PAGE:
You won a big tender. Well done, you. Still, it’s unlikely yours was the only firm appointed so what’s your plan to convert your ‘win’ into revenue? What’s that? You don’t have a plan? You wouldn’t be alone.

In late 2015, the New South Wales government issued a whole-of-government legal panel tender. From the 100-plus competing firms, around 30 were appointed to the $100 million per annum panel.

In the aftermath, I wrote about the importance of conducting tender debriefs and of learning from the experience. Tendering is high stakes, high rewards. It demands being taken seriously.

Almost two years on, it’s worth pondering how successfully the appointed firms have converted their ‘win’ into revenue. I’m aware of some firms that are doing tremendously well at growing and servicing their NSW government account. And I’m aware of others that are almost squandering the opportunity by making fundamental, yet critical, key account management mistakes. Mistakes such as these.

They’re doing nothing

It’s not uncommon for firms to go to great lengths to win a tender, including by enlisting the assistance of businesses like Market Expertise. Together, we work hard to develop a winning strategy and produce a compelling submission. And it works, they win… and then they rest on their laurels.

The nominated relationship partner loses interest (or is the wrong person for the job). Or the firm falls into the trap of thinking the work will magically appear. It rarely does. Being appointed is just the first step – and the easy part, in many respects. The real challenge lies in figuring out how to generate revenue from your new client.

Who allocates the work? Who influences the decision? What system is used to allocate work? Is it a cab rank, performance-based, or at the discretion of individuals? Whom do you know? Whom do you need to get to know? What are the parameters?

Find out the answers to these known-unknowns. And do so quickly because the other successful firms are mobilising while you procrastinate.

They’re ignoring the client’s processes and procedures

The NSW government is a client of epic proportions, yet it showed a preference for a simple account management structure involving a relationship partner supported by a network of cluster partners.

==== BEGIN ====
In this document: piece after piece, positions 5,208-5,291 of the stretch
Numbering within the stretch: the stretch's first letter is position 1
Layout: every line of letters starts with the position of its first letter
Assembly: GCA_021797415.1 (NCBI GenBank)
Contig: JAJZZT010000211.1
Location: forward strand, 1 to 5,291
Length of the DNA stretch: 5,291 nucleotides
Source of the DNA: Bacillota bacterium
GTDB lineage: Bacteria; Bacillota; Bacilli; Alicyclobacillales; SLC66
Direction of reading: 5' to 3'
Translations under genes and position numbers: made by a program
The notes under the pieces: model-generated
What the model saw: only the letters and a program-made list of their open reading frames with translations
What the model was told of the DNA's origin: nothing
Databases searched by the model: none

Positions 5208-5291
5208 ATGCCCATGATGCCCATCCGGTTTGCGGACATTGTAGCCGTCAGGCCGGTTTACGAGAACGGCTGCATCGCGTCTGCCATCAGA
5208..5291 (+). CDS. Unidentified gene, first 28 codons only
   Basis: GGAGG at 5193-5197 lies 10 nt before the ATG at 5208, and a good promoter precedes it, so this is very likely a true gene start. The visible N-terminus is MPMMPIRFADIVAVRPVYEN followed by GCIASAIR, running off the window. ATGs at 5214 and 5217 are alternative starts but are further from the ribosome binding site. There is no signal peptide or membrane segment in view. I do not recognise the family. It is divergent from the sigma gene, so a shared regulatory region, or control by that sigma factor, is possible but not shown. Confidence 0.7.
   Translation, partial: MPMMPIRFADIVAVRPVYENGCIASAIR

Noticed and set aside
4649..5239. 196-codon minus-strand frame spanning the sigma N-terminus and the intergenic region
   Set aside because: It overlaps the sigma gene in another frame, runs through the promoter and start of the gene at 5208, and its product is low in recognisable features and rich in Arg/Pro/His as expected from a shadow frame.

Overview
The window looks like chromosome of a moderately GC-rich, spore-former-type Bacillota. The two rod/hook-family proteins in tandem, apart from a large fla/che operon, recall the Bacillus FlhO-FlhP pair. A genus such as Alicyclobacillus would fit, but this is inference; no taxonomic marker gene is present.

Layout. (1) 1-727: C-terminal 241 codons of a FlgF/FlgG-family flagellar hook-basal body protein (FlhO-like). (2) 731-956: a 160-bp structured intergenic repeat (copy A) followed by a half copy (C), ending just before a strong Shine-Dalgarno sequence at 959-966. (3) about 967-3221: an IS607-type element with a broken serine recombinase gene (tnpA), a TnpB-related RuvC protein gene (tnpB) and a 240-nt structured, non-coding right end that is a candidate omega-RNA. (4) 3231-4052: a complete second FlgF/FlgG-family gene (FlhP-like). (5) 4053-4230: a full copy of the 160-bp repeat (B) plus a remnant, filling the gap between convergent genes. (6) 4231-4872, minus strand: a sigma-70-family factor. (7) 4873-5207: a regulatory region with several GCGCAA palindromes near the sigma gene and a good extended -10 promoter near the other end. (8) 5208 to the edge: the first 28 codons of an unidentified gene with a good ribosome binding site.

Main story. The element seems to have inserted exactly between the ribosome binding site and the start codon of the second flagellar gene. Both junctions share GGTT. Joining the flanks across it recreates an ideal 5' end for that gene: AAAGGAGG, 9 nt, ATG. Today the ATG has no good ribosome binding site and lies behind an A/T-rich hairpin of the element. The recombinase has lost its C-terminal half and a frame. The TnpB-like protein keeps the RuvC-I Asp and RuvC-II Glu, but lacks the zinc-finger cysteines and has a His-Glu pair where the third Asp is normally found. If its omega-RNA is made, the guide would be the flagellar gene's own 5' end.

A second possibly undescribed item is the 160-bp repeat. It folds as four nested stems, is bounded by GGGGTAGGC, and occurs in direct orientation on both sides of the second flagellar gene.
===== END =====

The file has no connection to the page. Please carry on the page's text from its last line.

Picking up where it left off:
The firms that have succeeded in growing their government account will respect their client’s preferences. They will have internally promoted the identity of their relationship and cluster partners. And they’ll have created and widely shared the position descriptions for those key roles so that all partners and staff understand lines of authority, communication protocols, and account management processes. Their partners and staff will respect those roles and conform with the key account framework. Driven by a common goal, their relationship partner and cluster partners will work together as a team.

The firms that are failing to leverage their win will have largely ignored the government’s preferences. Their lack of discipline, and disregard for the principles of key account management, will be obstructing their progress and slowly rendering their firm’s inclusion on the panel redundant.

They’re not data-obsessed

From memory, this exercise involved around 180-odd government departments, agencies and statutory authorities, sorted into ten clusters. It sounds like an administrative nightmare but once the entities and individuals were set up, and appropriately linked, in each firm’s practice management and CRM systems, analysis and reporting should be straightforward.

Leading firms will be capturing and obsessively analysing this data, including the number of matters and revenue:

  • By category
  • By work type
  • By department, agency or statutory authority
  • By cluster (of departments, agencies and statutory authorities)
  • As-a-whole.

The others probably only run a report when they are obliged to report to their client.

They’re not adding value to their client

Every firm that tendered for the NSW whole-of-government work will have gone to great lengths to articulate how it would add value to the government. Routine things. Exceptional things. Operational ideas. Innovative ideas.

The firms that have succeeded in growing their government account will have put their words into action – and more. What’s more, their value adds will have utility – they’ll actually add value.

Those firms that have struggled to monetise their win will have only excuses as to why they haven’t added value. To them, it will always be somebody else’s fault.

* We at Market Expertise love a word pun. The won is the official currency of North Korea (as Senator Al Franken recently reminded the Chief Legal Counsel of Facebook).